The transition from a prison cell to freedom can be perilous for any inmate, but those who’ve spent extended stays in solitary face an especially rocky path, reports the Minneapolis Star Tribune in the continuation of a series on solitary confinement in the state. Some come from strict lockdown units, where every detail of their lives is predetermined by prison staff. Many suffer from mental illness caused or made worse by days or even years of isolation.
They’ve been denied prison jobs, education, and normal visits from friends and family — all of which have been proved by studies to reduce their chances of being rearrested. They don’t receive normal services designed to help them re-enter society, such as classes on job skills, staying sober or finding housing.
In the past six years, Minnesota prisons have released nearly 700 inmates directly from solitary back into society. Some, lacking fundamental social skills, fail to find their place in a society they no longer understand. Others turn back to crime and end up in prison again, not knowing any other way of life.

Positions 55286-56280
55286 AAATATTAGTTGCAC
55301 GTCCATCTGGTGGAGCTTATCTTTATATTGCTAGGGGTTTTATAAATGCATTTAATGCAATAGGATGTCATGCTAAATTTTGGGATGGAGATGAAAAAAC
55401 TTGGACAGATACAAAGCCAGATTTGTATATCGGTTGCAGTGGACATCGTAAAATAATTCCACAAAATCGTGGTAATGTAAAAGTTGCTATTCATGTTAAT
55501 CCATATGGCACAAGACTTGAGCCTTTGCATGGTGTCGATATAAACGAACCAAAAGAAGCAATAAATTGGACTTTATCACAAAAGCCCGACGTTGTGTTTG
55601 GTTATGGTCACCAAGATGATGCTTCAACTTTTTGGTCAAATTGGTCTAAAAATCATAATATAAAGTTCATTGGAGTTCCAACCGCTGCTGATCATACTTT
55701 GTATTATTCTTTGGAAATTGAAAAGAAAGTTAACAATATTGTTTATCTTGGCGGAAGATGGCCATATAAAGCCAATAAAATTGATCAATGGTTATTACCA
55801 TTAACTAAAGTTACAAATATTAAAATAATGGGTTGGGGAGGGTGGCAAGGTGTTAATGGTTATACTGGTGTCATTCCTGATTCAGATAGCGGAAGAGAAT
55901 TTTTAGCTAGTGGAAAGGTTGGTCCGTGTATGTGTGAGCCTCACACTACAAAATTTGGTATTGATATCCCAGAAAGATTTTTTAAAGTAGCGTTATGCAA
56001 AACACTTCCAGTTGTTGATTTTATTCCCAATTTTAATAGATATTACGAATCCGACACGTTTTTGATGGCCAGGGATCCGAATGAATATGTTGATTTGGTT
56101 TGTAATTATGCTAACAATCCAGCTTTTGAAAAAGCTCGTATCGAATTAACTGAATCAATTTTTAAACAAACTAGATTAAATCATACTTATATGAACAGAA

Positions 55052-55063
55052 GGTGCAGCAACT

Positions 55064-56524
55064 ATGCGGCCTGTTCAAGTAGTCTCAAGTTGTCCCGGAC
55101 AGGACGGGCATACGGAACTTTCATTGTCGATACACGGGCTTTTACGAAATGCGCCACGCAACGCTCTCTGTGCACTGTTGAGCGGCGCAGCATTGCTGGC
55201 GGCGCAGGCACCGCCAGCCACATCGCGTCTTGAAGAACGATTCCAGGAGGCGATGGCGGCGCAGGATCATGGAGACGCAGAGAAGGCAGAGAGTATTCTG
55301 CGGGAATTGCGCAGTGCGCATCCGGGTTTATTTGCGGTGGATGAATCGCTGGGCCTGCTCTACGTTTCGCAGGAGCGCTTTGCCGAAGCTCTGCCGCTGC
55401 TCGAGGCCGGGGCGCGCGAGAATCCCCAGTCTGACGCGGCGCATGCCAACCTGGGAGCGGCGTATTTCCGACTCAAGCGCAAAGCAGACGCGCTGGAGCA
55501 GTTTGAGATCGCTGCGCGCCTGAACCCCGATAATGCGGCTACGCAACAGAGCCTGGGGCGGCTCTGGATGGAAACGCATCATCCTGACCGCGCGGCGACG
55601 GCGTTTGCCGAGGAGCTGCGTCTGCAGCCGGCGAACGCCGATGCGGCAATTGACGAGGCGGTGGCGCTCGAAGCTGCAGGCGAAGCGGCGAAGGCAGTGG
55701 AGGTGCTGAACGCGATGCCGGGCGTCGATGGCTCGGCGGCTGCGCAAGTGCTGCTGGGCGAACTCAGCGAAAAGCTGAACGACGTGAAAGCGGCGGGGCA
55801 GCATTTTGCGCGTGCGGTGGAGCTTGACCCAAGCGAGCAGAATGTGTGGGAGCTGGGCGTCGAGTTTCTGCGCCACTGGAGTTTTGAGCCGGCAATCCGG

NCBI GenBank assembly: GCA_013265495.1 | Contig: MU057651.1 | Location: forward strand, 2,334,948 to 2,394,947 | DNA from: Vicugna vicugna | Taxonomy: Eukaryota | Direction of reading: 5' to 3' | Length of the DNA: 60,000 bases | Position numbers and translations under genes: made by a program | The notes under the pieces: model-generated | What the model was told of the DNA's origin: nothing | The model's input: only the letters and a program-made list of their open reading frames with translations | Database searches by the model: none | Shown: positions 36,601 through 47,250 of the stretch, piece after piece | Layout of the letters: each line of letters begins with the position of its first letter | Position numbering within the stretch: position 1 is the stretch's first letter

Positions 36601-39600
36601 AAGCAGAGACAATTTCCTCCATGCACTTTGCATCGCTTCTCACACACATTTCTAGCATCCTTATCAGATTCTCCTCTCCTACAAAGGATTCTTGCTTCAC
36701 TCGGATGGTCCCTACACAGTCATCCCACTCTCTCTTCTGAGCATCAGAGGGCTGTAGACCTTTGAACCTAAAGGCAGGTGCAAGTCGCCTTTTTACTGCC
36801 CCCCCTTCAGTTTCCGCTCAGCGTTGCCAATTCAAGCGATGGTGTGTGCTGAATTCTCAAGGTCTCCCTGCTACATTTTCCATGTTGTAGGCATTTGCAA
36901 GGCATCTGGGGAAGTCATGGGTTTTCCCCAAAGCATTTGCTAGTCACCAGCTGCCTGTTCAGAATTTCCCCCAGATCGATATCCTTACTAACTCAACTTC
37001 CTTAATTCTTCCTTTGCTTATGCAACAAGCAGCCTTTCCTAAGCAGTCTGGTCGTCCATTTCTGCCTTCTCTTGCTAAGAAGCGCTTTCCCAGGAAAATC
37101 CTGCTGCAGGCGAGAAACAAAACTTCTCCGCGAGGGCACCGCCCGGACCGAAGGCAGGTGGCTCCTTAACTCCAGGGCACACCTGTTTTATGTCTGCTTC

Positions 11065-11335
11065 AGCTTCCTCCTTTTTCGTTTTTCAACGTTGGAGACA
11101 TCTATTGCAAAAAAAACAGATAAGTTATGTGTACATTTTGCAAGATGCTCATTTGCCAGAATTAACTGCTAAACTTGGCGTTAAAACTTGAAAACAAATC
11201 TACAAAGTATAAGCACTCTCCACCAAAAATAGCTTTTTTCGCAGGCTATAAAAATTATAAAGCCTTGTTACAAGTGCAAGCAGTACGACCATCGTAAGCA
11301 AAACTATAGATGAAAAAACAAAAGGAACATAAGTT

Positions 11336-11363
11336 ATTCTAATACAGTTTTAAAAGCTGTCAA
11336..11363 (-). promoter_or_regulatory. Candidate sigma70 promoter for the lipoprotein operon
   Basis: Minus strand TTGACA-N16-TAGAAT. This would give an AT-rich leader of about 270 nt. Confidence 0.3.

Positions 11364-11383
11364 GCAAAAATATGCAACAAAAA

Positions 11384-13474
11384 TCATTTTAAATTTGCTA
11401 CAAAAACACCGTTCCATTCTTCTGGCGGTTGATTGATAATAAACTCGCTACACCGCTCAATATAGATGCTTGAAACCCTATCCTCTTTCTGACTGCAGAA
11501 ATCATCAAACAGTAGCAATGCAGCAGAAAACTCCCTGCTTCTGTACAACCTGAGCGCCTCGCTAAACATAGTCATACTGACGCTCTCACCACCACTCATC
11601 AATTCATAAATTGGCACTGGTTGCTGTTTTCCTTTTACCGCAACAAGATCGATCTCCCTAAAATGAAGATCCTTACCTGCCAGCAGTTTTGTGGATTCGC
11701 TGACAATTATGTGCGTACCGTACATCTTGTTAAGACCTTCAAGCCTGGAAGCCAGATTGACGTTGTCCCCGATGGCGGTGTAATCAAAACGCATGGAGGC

“You ever see bulls when they prod them in the bullpen? That’s sort of what solitary confinement is,” said John Turnipseed, an ex-Minneapolis gang leader who served 10 years in prison, including 18 months in solitary, and now helps ex-prisoners through the nonprofit Urban Ventures. “You get prodded and then they let you into society. I just think it’s an inhumane practice.”
Research shows how serving time in isolation makes the already-difficult task of re-entering society harder. Studies in Texas, Washington, and Michigan have found higher rates of rearrests for inmates who spent solitary time. In a high-profile incident in 2013, an inmate released straight from solitary shot and killed the head of corrections in Colorado. The incident helped fuel massive reforms. Now, the prison system limits disciplinary solitary sentences to 30 consecutive days.